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UCLan to work with region’s Youth Offending Teams to challenge offending behaviour

University signs a Memorandum of Understanding with teams covering three North West counties

The University of Central Lancashire (UCLan) has signed an official agreement with a number of Youth Offending Teams (YOT) in the North West to work together in improving the life chances for children and young people who become involved in the criminal justice system.

The University’s Criminal Justice Partnership team has signed a Memorandum of Understanding (MOU) with YOTs in Blackburn with Darwen, Blackpool, Cumbria, Lancashire and Liverpool on projects relating to best practice, workforce development, student placements and volunteering opportunities.

This includes working with Lancashire YOT to help children and young people develop strategies to resist offending as well as exploring social and psychological techniques that help them when they feel emotionally vulnerable and at risk of offending. The project team is also in the process of developing an app to encourage communication between the young people and their YOT social workers and will also help all of the YOT teams to work together in tackling organised crime across the region.  Lancashire YOT has also sponsored Natasha Mokhtar, a PhD student from UCLan’s School of Policing, to explore the key factors that affect young people’s reoffending in Lancashire and the implications for Youth Offending Team practice.

Although there has been significant progress in reducing the offending rates of young people at a national and local level over the past ten years, the partnership will focus on the persistent repeat and serious offenders.

The partnerships will build on the existing work the Criminal Justice Partnership team is doing with YOT teams in the region, such as research with the Pakistani Muslim community in Blackburn with Darwen and with black young men in Liverpool.

It will also see local YOT staff work with the Criminal Justice Partnership team to study for qualifications up to and including Doctoral level to develop their practice skills.

Dr John Wainwright, Youth and Justice Lead for the Criminal Justice Partnership, commented: “With Government statistics* from 2017-18 showing that 16,500 young people entered the youth justice system and the reoffending rate for children and young people at 42%, changes are needed.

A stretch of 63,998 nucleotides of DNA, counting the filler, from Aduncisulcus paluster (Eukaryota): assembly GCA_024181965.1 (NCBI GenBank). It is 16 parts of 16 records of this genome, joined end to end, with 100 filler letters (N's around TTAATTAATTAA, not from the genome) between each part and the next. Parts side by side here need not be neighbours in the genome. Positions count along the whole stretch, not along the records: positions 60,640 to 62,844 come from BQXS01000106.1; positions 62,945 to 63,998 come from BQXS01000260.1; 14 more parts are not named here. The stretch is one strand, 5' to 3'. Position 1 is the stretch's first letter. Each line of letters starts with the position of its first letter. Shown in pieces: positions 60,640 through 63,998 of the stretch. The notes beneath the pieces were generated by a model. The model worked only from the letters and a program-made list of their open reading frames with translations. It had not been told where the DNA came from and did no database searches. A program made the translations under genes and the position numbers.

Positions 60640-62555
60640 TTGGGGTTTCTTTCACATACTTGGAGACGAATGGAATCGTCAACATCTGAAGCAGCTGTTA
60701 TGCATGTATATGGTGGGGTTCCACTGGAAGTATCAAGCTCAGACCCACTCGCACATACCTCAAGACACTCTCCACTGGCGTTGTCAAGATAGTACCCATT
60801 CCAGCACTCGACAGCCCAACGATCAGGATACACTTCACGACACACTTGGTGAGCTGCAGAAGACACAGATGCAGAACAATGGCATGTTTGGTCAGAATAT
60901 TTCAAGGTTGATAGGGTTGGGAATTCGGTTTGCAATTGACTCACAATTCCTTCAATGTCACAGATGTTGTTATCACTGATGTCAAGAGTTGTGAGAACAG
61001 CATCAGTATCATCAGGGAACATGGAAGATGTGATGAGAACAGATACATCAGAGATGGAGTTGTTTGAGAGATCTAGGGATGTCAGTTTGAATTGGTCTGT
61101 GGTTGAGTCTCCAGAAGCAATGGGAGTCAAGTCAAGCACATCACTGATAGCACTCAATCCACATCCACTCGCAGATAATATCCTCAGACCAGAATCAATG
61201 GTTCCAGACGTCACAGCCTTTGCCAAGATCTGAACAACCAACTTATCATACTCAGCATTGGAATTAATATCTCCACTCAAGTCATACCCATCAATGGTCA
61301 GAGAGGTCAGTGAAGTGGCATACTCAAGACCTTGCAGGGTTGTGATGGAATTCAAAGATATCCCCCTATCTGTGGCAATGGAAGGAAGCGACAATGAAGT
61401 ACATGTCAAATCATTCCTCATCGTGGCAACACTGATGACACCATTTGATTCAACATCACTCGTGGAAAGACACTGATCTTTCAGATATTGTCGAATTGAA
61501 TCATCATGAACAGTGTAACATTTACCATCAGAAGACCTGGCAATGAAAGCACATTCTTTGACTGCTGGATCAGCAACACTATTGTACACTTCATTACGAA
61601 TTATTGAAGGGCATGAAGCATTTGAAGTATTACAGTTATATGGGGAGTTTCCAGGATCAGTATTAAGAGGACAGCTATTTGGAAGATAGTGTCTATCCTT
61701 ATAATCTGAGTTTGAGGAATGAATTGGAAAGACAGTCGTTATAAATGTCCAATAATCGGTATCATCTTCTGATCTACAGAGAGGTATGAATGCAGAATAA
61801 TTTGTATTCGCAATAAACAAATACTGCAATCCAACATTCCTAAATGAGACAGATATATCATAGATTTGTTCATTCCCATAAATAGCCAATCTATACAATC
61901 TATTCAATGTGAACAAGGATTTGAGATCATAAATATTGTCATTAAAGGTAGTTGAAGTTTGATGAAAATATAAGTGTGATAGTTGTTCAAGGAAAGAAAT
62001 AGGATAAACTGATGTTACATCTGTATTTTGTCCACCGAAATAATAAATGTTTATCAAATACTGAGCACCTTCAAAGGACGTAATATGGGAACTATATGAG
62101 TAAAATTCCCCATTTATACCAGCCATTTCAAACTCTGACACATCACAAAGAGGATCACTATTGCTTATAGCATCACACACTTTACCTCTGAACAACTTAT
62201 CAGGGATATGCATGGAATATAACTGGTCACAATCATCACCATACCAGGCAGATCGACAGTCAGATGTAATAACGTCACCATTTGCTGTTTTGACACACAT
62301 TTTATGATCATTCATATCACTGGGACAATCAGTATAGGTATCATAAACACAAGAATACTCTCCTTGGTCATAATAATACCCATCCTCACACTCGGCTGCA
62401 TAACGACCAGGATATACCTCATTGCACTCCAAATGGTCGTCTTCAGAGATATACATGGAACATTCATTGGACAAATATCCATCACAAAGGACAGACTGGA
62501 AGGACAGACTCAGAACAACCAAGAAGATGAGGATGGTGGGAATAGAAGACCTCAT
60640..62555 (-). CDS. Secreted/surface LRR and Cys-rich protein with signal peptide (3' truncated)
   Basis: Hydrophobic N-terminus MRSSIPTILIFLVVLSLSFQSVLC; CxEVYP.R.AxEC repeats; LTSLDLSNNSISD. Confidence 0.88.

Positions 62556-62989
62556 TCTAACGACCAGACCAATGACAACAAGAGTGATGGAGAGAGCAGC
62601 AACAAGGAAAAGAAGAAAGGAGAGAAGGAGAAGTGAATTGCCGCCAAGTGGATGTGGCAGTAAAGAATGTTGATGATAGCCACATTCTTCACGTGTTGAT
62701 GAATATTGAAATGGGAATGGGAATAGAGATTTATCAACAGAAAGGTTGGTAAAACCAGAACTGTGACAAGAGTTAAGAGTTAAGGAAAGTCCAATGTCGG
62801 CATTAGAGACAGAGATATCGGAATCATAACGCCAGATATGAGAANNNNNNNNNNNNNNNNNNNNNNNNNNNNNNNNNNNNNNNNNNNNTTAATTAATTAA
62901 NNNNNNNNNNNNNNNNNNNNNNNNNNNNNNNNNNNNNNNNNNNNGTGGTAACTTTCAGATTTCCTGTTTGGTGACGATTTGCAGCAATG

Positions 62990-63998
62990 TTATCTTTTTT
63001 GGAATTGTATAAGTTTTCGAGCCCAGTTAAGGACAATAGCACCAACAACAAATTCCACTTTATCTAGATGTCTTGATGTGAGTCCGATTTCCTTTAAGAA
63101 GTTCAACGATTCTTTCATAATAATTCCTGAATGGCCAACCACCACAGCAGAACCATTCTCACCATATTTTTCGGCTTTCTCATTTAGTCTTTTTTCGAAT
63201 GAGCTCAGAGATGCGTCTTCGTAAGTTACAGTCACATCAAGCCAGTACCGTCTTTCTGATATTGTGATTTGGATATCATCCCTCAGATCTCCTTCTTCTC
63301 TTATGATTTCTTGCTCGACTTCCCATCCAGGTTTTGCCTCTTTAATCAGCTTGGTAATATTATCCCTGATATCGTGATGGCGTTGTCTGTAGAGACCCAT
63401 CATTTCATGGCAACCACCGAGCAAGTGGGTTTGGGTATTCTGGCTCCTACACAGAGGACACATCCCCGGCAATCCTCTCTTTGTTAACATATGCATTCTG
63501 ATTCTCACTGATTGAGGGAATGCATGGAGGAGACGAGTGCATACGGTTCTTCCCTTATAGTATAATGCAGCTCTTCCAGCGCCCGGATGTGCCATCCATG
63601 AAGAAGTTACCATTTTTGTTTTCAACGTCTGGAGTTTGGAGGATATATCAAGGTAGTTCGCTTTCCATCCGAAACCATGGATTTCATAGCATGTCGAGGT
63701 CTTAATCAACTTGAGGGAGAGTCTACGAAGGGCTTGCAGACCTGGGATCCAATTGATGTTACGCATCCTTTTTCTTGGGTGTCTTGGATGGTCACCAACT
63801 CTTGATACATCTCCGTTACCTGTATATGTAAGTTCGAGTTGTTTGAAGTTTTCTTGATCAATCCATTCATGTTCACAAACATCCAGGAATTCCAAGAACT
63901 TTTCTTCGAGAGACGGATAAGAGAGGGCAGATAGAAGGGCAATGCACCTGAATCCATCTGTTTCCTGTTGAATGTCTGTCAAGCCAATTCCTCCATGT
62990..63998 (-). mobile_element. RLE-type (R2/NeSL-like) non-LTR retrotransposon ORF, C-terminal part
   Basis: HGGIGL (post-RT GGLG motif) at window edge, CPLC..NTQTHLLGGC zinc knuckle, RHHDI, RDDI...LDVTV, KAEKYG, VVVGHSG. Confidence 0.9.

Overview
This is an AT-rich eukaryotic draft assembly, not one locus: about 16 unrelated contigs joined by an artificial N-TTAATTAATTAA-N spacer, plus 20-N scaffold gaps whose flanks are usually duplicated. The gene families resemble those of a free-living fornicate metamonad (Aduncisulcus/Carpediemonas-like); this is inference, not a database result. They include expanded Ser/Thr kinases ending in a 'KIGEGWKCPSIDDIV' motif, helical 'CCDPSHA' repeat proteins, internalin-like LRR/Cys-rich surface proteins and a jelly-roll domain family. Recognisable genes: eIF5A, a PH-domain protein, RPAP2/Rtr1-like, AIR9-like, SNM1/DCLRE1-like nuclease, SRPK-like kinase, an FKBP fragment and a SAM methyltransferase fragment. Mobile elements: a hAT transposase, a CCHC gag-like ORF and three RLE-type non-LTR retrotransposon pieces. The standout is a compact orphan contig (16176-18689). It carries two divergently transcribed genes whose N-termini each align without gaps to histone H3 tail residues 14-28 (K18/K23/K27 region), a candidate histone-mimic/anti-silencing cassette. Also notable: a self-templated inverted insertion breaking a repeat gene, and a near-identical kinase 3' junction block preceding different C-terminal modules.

“Although there has been significant progress in reducing the offending rates of young people at a national and local level over the past ten years, the partnership will focus on the persistent repeat and serious offenders.  It is in these instances that the pooling of practice and research expertise will have a real and tangible effect in the areas of Lancashire, Cumbria, Blackburn with Darwen and Liverpool.”

The YOT teams can tap into UCLan’s research and develop new and effective ways to help these young people by giving them a voice, understanding their experiences and challenging their offending behaviour.

Dr Allison Jones, Executive Dean for the Faculty of Science and Technology at UCLan, commented: “This is a really exciting project for the Criminal Justice Partnership team and will allow us to take our expertise in working with young people who offend to a broad range of regional agencies."

Carolyn Entwistle, Senior Manager for Lancashire YOT, said: “We are really excited to have the opportunity to work closely with UCLan and colleagues from neighbouring YOTs to develop and improve services which improves the lives of the young people, parents and carers we work with and their communities.” 

The Youth Justice strand of the Criminal Justice Partnership will lead on the venture, involving researchers and social workers who have a range of experience in working with young people. The Youth and Justice group focuses on issues facing young people involved in offending, and more broadly on children and young people’s inclusion, their participation in decision-making and their experiences in communities.

Lyndsey Boardman | 09 July 2018